The Federal Trade Commission today took action against an online home buying company. The FTC has accused Opendoor of using misleading and deceptive information for sellers, and in fact, most of the people who sold to Opendoor made thousands of dollars. Less If you sell your home using the traditional process. Under the proposed administrative order, Opendoor must pay $62 million and cease its deceptive practices.
“Opendoor promised to change the real estate market, but it built its business on old-fashioned deception about how much money consumers could make selling their homes on the platform,” said Samuel Levine, director of the FTC’s Bureau of Consumer Protection. There is nothing new about defrauding consumers.
Headquartered in Tempe, Arizona, Opendoor operates an online real estate business that, among other things, buys homes from consumers as an alternative to consumers selling their homes on the open market. Advertised as “iBuyer,” Opendoor says it uses “market rate” offers and transaction costs to save consumers money compared to the traditional home selling process.
Opendoor’s marketing materials include charts comparing their customers’ net income from market to market for Opendoor. Those charts almost always show consumers making thousands of dollars selling to Opendoor. In fact, the complaint describes exactly the majority of consumers who have sold to Opendoor. disappeared Thousands of dollars compared to traditional marketplaces, because the company’s offerings are below average market value and the cost is higher than what consumers would normally pay.
In the agency’s investigation, it was confirmed that Opendorm violated the law by misrepresenting it.
- Estimated market value values used at an open door when making offers to purchase homes, provided those values include lower adjustments to market values;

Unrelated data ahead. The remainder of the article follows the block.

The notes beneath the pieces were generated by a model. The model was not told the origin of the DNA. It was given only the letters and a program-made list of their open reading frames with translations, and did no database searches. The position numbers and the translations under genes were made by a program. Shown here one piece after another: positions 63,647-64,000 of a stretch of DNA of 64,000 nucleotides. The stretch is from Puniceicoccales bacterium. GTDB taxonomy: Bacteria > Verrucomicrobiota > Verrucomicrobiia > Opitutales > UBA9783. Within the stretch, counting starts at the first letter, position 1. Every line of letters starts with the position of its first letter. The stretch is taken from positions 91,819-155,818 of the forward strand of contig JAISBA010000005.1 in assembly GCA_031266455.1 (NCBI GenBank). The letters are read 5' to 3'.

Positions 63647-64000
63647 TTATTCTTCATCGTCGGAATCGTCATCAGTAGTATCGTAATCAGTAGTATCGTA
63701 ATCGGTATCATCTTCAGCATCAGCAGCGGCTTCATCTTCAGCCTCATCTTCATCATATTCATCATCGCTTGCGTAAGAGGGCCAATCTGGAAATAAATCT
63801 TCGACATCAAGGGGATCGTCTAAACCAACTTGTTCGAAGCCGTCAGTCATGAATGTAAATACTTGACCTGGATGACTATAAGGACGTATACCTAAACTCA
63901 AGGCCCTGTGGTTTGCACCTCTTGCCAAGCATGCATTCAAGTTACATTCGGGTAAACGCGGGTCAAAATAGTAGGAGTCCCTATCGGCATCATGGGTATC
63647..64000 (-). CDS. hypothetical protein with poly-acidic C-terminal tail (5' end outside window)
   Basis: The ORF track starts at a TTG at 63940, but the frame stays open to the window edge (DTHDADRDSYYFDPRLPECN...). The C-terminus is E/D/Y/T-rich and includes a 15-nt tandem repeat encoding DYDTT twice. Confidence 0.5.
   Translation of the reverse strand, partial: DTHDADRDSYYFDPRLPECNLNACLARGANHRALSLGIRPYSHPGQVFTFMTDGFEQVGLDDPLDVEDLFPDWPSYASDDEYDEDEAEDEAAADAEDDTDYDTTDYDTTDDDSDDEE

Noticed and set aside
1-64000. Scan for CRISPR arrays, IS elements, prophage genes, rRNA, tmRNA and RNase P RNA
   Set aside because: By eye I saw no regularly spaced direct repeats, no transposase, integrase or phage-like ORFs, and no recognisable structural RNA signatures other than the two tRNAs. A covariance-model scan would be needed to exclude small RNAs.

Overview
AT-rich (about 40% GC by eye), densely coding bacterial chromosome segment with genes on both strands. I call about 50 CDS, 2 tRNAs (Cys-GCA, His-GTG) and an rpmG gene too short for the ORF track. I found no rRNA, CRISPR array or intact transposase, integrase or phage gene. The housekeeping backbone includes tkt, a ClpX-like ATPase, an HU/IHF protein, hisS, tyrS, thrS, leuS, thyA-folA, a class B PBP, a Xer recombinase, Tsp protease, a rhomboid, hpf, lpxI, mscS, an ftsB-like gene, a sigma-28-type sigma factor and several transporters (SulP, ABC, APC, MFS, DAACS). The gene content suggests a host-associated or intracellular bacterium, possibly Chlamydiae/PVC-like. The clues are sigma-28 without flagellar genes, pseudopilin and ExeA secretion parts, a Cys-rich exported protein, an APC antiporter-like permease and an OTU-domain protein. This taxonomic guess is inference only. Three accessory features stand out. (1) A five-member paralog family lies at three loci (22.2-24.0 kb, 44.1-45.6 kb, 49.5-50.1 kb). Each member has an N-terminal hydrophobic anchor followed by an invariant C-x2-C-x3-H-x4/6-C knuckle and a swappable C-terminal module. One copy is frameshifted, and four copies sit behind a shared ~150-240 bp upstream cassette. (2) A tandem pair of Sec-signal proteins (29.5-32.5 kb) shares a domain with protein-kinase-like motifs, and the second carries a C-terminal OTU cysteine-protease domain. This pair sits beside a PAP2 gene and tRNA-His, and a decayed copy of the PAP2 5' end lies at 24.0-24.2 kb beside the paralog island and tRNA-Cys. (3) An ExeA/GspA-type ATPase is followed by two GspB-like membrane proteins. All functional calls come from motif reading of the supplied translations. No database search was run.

- Opendoor made money from the stated fees, when in reality it made money by buying low and selling high;
- Consumers would pay the same amount in maintenance costs if they sold their home through Opendoor or a traditional sale. And
- Consumers were paying less to sell to Opendoor than they would have paid through traditional sales.
Opendoor agreed to a proposed order requiring the company to:
- Pay 62 million dollars The order requires Opendoor to pay $62 million to the commission, which is expected to be used for consumer reform.
- Stop misleading potential home sellers: The order prohibits Opendoor from making deceptive, false or unsubstantiated claims to users about how much money they will receive or how much they will pay to use the service.
- Stop making baseless claims. The order requires Opendoor to have competent and reliable evidence to support any representations made about the costs, savings or financial benefits and costs associated with traditional home sales.
The commission vote to accept the settlement agreement was 5-0. The FTC will soon publish a description of the settlement agreement package in the Federal Register. The agreement will be subject to public comment for 30 days, after which the commission will decide whether to make the proposed agreement final. Instructions for submitting comments will appear in the published notice. Once processed, comments will be posted on Regulations.gov.
Note: When the Commission issues a final compliance order, it carries the force of law with respect to future actions. Each violation of such order may result in civil penalties of up to $46,517.